The original condition is:
In all cells of a chessboard the natural numbers are placed. You can select a square 3 by 3 or 4 by 4 and add 1 to all numbers in the squares. Is it possible to make a chain of such operations that will make all numbers in all cells of the board divisible by 10? (The problem is taken from the book https://mirtitles.org/2013/01/01/combinatorial-mathematics-vilenkin/ by author https://en.wikipedia.org/wiki/Naum_Ya._Vilenkin)


closed as off-topic by Eevee Trainer, mrtaurho, Abcd, Cesareo, Riccardo.Alestra Jan 10 at 9:55

This question appears to be off-topic. The users who voted to close gave this specific reason:

  • "This question is missing context or other details: Please provide additional context, which ideally explains why the question is relevant to you and our community. Some forms of context include: background and motivation, relevant definitions, source, possible strategies, your current progress, why the question is interesting or important, etc." – Eevee Trainer, mrtaurho, Abcd, Cesareo, Riccardo.Alestra
If this question can be reworded to fit the rules in the help center, please edit the question.

  • $\begingroup$ Can any naturals be placed in starting setup? Do they need to be distinct for different squares? Or even more, are they the numbers from $1$ to $64$? $\endgroup$ – coffeemath Jan 10 at 5:27
  • 1
    $\begingroup$ There is nothing about numbers being distinct or from 1 to 64. Just any natural numbers. $\endgroup$ – Melina Jan 10 at 5:37

Unfortunately I don't have enough reputation points to comment, so I guess I'll have to make it as an answer.

Anyway, observe that it is sufficient to use the mod-10 integers to denote a board position and to count how many times you added a 1 to a 3x3 or 4x4 sub-board, and observe that the order of the adding moves has no overall effect.

If we identify each solution of a board position with a $5^2+6^2=61$ tuplet of mod-10 integers corresponding to how many times we added a 1 to each of the 61 3x3 or 4x4 sub-boards, we find that in fact there are $10^{61}$ possible solutions in total.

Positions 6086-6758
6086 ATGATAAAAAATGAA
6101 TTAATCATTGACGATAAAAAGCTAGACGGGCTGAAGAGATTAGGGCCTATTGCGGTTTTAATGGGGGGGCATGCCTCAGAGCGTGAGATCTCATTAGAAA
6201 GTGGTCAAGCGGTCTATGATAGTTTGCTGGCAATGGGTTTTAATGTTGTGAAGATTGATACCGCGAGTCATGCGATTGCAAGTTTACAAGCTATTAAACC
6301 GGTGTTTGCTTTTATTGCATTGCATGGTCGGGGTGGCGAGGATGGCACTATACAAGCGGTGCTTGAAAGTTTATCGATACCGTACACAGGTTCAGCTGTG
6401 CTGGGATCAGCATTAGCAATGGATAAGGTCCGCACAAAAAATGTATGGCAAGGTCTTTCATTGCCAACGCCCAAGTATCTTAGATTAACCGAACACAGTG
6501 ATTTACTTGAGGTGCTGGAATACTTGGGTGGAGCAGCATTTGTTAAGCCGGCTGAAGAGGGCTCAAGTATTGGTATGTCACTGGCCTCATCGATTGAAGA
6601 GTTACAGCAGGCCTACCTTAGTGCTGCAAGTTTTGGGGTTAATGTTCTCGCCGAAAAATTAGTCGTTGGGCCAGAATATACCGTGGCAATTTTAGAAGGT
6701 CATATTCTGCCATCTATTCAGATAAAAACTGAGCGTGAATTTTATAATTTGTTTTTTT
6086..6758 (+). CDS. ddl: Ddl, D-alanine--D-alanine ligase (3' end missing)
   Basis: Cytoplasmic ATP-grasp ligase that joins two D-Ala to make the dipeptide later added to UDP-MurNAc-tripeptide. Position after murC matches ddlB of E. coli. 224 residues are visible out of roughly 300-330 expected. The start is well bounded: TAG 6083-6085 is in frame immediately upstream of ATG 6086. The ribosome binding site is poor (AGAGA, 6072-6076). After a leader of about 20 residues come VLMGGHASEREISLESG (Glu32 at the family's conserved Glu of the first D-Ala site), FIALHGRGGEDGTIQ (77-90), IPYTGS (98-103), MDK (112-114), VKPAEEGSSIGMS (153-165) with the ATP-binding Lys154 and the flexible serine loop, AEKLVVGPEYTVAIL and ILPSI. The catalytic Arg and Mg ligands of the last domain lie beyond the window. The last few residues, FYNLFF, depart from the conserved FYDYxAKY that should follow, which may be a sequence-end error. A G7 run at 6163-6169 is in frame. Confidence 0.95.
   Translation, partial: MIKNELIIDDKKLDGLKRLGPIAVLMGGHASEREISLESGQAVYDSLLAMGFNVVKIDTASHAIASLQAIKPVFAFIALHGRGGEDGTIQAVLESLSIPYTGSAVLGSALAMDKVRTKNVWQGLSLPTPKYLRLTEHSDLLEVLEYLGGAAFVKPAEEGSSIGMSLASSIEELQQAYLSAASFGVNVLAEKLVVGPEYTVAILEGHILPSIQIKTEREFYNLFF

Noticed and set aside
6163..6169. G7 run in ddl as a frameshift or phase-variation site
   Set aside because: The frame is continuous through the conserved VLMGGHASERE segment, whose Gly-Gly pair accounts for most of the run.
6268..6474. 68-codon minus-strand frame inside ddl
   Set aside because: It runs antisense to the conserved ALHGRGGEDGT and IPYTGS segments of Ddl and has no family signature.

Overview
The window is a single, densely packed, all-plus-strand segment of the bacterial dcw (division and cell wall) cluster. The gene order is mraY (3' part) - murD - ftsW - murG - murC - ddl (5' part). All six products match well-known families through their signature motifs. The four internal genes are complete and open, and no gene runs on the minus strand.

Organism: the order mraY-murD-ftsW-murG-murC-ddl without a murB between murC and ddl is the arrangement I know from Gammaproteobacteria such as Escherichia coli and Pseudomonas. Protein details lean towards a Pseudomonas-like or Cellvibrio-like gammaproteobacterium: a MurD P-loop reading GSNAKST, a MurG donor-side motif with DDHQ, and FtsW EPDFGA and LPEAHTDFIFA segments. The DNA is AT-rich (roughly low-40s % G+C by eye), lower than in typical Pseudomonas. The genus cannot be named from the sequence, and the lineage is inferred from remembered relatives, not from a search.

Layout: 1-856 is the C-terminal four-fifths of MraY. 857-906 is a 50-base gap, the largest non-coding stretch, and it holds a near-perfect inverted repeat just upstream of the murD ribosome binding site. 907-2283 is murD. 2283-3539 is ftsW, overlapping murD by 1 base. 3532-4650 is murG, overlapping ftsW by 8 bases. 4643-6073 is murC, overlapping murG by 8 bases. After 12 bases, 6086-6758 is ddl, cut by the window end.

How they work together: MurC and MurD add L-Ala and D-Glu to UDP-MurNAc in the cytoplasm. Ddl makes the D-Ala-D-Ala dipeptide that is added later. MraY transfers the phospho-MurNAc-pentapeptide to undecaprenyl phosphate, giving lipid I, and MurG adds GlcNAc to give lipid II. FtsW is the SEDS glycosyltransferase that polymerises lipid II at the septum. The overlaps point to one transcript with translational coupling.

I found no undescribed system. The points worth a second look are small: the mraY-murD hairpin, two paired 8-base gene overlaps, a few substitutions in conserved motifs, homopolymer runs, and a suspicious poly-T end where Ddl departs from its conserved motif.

But observe that one solution can only correspond to at most one board position, thus there are at most $10^{61}$ solvable board positions in total. However as there are $10^{64}$ possible board positions, we may conclude that not all of them are solvable.


Are the 3x3 and 4x4 squares allowed to overlap the edges of the board?

If no: I'll let another user answer this one.

If yes: Then it is possible to make all numbers divisible by 10. Start at the bottom left cell of the board. Add ones until it is divisible by 10 using a 3x3 square whose bottom left corner coincides with this cell. Next do the same thing one cell to the right. Again, this cell coincides to the bottom left corner of the 3x3 square. Complete the entire bottom row like this. Then do the next row up in the exact same way. Do all the rows like this.

This strategy works because once we have done each cell, we don't ever touch it again. But it requires some of our squares to extend off the edge of the chess board.

  • $\begingroup$ Yes,the squares are allowed to overlap the edges of the chessboard. Thank you:)) $\endgroup$ – Melina Jan 10 at 11:48

Not the answer you're looking for? Browse other questions tagged or ask your own question.